You might think Mark Sowerby, founder and managing director of listed Australian fund manager Blue Sky Alternative Investments (Blue Sky), is just being modest when he says: “We’re dramatically smaller than Blackstone, but that’s the model. We’re about building a global footprint, but at the moment we’re just at the starting line.”
He has a point though. Having started out in 2006 with a mere $150,000 in assets under management, Blue Sky grew this number to $1 billion earlier this year and is aiming to double up to $2 billion sometime in 2017. However, while the size of available funds is clearly accelerating, a glance at the website of US alternative asset giant Blackstone will confirm that its total assets under management at the end of June this year stood at no less than $333 billion.
But while Blue Sky has a way to go before it achieves the depth of the world’s biggest listed alternatives firms, it has already established an impressive breadth. Having started life as a private equity manager, it has since launched into venture capital, private real estate, hedge funds and real assets. In the latter category the firm has been making a splash with its Water Partners arm, which focuses on water infrastructure and manages two funds established in 2012: the Blue Sky Water Fund and Water Utilities Australia Fund.
WATER ‘DOESN’T FIT’
“Water doesn’t really fit anywhere [in a portfolio],” says Sowerby, in conversation with Infrastructure Investor in London. “It’s unique, but you can’t do without it so it has an infrastructure-like quality.” That comparison extends to investment characteristics that include yield, strong cash flows and capital gain. Since inception, the Blue Sky Water Fund had achieved an annualised performance of almost 19 percent net of fees by the end of July this year.
The strategy encompasses traditional water infrastructure investments but also the quite specific and niche area of water entitlements. This involves buying perpetual rights to a defined water resource such as a river system or aquifer. These rights are issued, regulated and registered by Australia’s state governments – and can be subsequently sold or leased to agricultural, urban and commercial water users.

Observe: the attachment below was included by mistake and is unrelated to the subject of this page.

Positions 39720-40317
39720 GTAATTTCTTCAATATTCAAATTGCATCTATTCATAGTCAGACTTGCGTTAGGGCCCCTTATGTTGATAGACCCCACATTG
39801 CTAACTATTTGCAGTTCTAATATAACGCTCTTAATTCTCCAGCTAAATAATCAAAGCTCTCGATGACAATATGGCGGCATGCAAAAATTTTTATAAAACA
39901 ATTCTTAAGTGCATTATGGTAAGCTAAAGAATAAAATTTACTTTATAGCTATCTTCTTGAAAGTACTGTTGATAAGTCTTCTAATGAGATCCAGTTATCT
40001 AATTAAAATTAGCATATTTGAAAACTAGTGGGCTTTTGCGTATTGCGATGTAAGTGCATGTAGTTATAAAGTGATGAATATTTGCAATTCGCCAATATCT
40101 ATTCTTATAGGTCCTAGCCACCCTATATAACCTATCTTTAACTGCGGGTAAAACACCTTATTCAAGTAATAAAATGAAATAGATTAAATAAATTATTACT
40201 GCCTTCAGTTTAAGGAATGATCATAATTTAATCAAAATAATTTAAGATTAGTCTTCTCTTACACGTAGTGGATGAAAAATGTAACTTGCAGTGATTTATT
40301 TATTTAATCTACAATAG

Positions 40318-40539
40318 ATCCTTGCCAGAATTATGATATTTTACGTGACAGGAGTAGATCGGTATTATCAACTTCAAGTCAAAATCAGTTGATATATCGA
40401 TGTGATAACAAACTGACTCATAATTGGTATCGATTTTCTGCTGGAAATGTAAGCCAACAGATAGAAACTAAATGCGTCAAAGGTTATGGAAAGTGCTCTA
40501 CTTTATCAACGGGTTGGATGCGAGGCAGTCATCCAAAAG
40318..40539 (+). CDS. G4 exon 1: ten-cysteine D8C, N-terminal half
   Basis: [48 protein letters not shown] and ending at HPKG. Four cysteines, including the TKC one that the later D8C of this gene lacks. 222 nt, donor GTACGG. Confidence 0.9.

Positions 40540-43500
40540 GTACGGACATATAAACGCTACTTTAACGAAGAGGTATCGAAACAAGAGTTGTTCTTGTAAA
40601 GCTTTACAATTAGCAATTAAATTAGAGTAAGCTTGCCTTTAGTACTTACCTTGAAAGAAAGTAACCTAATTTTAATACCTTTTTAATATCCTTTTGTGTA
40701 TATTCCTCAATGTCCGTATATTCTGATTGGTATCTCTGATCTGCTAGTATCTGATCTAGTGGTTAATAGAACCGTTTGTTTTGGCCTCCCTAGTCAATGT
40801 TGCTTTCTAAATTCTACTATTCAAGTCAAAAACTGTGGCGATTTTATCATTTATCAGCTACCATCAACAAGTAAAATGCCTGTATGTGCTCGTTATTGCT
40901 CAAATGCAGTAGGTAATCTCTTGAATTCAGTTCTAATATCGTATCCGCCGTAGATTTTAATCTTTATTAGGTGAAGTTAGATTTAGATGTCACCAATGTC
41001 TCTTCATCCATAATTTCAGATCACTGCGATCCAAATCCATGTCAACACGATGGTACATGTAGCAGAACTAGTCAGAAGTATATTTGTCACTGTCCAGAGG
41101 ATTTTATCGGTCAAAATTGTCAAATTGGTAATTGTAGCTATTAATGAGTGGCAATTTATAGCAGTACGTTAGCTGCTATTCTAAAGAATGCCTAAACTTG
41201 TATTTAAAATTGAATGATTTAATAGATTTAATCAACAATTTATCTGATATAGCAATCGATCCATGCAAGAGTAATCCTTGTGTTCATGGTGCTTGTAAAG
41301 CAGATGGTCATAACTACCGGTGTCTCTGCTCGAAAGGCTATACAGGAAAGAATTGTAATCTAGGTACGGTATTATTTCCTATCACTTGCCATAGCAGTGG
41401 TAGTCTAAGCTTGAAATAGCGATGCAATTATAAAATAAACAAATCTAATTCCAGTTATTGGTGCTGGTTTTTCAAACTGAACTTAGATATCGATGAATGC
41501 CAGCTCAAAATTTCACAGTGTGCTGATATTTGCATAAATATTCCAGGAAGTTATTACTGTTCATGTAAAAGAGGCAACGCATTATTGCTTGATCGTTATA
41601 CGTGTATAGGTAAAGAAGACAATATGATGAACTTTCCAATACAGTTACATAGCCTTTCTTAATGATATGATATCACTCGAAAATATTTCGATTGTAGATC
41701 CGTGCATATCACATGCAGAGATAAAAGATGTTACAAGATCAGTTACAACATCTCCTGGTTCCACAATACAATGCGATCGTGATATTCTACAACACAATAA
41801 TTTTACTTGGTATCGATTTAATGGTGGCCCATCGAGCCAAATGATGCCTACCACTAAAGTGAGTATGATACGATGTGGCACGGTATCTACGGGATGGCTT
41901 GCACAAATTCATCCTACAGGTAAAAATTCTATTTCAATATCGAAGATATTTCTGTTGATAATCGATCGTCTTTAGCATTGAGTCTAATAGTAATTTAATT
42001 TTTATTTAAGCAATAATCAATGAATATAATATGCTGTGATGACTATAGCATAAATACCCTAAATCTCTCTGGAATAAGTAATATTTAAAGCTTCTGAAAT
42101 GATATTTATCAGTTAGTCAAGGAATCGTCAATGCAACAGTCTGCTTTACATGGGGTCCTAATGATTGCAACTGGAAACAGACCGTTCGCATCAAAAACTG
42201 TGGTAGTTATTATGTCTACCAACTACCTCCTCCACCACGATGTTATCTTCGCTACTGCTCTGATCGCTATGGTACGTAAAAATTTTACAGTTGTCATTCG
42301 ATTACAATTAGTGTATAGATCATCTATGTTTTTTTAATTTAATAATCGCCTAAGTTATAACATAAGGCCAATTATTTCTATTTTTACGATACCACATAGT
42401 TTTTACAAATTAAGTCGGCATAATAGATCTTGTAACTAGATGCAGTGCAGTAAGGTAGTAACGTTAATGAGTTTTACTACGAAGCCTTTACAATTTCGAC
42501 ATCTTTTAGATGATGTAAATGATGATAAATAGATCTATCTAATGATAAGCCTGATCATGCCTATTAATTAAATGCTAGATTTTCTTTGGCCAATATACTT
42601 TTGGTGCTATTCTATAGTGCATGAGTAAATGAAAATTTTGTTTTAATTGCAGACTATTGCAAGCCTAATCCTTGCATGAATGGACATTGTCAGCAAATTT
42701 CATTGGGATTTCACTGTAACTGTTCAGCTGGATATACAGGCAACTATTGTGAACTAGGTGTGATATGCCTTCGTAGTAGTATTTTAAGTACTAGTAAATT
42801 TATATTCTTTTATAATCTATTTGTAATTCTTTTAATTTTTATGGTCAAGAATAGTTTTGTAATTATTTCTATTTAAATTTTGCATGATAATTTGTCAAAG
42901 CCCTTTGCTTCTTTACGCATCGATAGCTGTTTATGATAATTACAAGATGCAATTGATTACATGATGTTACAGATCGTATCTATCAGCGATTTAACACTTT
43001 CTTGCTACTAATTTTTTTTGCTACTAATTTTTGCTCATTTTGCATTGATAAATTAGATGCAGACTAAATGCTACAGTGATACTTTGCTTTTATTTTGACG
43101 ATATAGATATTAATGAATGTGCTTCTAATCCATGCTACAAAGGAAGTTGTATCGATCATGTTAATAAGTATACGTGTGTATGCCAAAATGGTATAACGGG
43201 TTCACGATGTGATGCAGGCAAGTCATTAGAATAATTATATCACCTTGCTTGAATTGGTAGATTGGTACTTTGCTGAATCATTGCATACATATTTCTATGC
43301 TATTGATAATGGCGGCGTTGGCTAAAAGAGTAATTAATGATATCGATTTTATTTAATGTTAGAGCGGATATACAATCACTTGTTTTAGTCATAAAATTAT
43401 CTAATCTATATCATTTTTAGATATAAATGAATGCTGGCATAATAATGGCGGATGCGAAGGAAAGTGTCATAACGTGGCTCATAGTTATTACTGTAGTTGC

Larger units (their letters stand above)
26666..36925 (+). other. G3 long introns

Sowerby says one investment the firm has made involves taking recycled water from Adelaide in South Australia and pumping it to the McLaren Vale wine-making region around 40 kilometres away to provide irrigation. “We pump it straight to the farmers and they use it on the basis of take or pay contracts,” explains Sowerby. “And there are great expansion opportunities.”
He is hoping that the firm’s water arm may eventually be a beneficiary of the big privatisation wave currently underway in Australia – although it may require some patience:
“New South Wales has a mandate to sell assets and some will be water,” he says. “Things have been held up in Queensland, with some assets taken off the table. Water has a lot of politics around it, but it will happen – there is a big bunch of assets, the governments need money and the asset recycling model is persuasive. So it will happen, although the lead times can be very long. But it’s better to be early to the game than late.”
Sowerby appears to like the ‘game’ analogy, referring to the “long game” that has brought Blue Sky to where it is today. The firm now has 75 staff with its head office in Brisbane – “out of the big city noise where we can employ talented people returning from elsewhere who are in their 30s with kids, have experience in alternatives, and have decided it’s time to go home”.
International expansion may be next on the agenda. Having set up a New York office two years ago as a “testing ground”, Sowerby indicates an interest in Asian locations such as Hong Kong, Shanghai and Beijing, as well as London. From small beginnings, the global footprint may be about to take shape.